Note: The scopes display should freeze.

27.

## Launch the NI ELVIS Dynamic Signal Analyzer VI.

Note: If the Dynamic Signal Analyzer VI has launched successfully, your display should
look like Figure 7 below.

Figure 7

13-11

28.

General
Sampling to Run
Input Settings


## Voltage Range to 10V

FFT Settings

Averaging









Mode to RMS
Weighting to Exponential
# of Averages to 3

## Frequency Span to 40,000

Resolution to 400
Window to 7 Term B-Harris

Triggering


## Triggering to Source Channel

Frequency Display




## Units to dB (for now)

RMS/Peak to RMS
Scale to Auto

Note: If the Signal Analyzer VI has been set up correctly, your display should look like
Figure 8 below.

Figure 8

13-12

## Experiment 13 Sampling and reconstruction

If youve not attempted Experiment 7, the Signal Analyzers display may need a little
explaining here. There are actually two displays, a large one on top and a much smaller one
underneath. The smaller one is a time domain representation of the input (in other words, the
display is a scope).
The larger of the two displays is the frequency domain representation of the complex
waveform on its input (the sampled message). The humps represent the sinewaves and, as you
can see, the sampled message consists of many of them. As an aside, these humps should just
be simple straight lines, however, the practical implementation of FFT is not as precise as the
theoretical expectation.
If you have done Experiment 7, go directly to Step 36 on the next page.

29.

## Activate the Signal Analyzers markers by pressing the Markers button.

Note 1: When you do, the button should display the word ON instead of OFF.
Note 2: Green horizontal and vertical lines should appear on the Signal Analyzers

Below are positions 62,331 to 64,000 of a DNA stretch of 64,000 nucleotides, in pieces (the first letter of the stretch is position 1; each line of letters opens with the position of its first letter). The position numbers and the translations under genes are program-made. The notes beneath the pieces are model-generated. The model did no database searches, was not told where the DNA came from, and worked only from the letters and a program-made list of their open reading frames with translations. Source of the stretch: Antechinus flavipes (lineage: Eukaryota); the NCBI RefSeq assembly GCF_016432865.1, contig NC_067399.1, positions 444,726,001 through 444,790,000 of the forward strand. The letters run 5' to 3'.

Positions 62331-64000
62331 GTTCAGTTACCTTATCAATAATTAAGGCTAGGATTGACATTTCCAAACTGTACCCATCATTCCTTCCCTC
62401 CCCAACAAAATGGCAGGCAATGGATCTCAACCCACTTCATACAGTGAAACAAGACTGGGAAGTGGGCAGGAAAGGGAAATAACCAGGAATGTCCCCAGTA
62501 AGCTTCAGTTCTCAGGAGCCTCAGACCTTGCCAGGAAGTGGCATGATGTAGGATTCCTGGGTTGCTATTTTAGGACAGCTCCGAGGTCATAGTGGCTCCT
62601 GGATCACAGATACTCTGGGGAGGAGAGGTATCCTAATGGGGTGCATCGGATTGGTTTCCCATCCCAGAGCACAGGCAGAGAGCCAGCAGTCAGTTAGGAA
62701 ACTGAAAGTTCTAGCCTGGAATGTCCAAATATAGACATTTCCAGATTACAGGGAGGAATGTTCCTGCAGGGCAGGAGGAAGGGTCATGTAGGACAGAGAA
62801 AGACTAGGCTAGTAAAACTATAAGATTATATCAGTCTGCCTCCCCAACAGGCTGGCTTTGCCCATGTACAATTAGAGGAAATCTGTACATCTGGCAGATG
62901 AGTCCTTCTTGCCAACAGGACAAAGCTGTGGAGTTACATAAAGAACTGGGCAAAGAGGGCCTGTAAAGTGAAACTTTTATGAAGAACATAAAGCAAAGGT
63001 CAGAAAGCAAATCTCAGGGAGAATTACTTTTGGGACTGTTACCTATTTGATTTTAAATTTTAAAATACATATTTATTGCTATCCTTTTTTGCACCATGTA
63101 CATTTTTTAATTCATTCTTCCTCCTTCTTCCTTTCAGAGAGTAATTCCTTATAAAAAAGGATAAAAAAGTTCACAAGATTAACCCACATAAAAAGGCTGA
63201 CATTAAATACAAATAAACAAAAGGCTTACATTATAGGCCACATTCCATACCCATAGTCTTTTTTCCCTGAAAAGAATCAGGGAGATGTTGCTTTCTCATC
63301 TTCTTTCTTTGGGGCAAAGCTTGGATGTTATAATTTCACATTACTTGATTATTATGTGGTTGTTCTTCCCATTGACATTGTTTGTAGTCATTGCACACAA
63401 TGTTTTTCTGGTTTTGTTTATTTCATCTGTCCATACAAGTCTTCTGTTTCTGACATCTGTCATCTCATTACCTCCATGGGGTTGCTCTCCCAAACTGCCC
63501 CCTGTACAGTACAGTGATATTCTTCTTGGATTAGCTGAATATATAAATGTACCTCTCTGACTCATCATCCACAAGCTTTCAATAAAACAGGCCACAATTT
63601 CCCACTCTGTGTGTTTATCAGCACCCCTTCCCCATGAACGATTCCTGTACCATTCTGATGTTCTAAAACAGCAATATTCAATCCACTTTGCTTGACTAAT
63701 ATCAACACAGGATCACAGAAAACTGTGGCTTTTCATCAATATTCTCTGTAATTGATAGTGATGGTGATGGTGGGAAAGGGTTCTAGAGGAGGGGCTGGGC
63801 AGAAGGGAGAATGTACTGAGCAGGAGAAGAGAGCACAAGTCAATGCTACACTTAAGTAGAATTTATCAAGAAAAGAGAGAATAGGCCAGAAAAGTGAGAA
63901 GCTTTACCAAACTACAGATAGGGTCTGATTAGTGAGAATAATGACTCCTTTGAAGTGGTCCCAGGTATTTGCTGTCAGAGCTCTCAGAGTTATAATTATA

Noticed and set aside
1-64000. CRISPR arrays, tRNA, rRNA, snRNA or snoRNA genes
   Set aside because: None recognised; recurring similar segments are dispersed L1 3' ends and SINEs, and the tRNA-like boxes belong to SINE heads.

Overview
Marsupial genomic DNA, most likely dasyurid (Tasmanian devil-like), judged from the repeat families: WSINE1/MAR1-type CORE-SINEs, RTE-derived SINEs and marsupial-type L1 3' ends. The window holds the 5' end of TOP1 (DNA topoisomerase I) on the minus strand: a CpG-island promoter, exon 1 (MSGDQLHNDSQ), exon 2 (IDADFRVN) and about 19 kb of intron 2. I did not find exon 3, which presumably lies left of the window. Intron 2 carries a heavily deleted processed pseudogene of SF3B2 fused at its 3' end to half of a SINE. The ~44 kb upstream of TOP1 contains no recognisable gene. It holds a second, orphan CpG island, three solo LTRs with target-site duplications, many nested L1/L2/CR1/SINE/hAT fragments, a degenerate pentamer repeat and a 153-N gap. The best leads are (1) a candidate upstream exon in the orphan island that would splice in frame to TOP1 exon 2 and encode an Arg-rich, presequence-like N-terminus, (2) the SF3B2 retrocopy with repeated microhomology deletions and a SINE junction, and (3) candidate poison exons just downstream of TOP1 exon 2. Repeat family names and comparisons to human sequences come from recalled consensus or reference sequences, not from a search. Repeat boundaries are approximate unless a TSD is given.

frequency domain display. If you cant see both lines, turn the Markers button off and
back on a couple of times while watching the display.

The NI ELVIS Dynamic Signal Analyzer has two markers M1 and M2 that default to the left
side of the display when the NI ELVIS is first turned on. Theyre repositioned by grabbing
their vertical lines with the mouse and moving the mouse left or right.

30.

## Use the mouse to grab and slowly move marker M1.

Note: As you do, notice that marker M1 moves along the Signal Analyzers trace and
that the vertical and horizontal lines move so that they always intersect at M1.

31.

## Repeat Step 30 for marker M2.

The NI ELVIS Dynamic Signal Analyzer includes a tool to measure the difference in magnitude
and frequency between the two markers. This information is displayed in green between the
upper and lower parts of the display.

32.

Move the markers while watching the measurement readout to observe the effect.

33.

Position the markers so that theyre on top of each other and note the measurement.
Note: When you do, the measurement of difference in magnitude and frequency should
both be zero.

## 2007 Emona Instruments

13-13

Usefully, when one of the markers is moved to the extreme left of the display, its position on
the X-axis is zero. This means that the marker is sitting on 0Hz. It also means that the
measurement readout gives an absolute value of frequency for the other marker. This makes